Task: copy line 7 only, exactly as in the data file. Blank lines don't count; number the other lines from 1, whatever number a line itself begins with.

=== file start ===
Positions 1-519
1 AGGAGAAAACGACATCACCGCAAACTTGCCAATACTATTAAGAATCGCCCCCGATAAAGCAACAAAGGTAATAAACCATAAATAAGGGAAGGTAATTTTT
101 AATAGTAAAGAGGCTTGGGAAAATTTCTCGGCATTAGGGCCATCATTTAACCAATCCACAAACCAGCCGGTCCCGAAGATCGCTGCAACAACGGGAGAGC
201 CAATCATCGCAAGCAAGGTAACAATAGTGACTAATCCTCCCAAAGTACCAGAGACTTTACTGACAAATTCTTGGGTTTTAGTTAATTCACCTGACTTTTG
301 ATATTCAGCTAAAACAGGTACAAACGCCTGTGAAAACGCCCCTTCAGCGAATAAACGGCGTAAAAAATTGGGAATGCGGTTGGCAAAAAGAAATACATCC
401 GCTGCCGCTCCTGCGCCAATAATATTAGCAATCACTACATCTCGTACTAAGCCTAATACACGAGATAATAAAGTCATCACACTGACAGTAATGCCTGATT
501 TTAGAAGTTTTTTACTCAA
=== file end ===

501 TTAGAAGTTTTTTACTCAA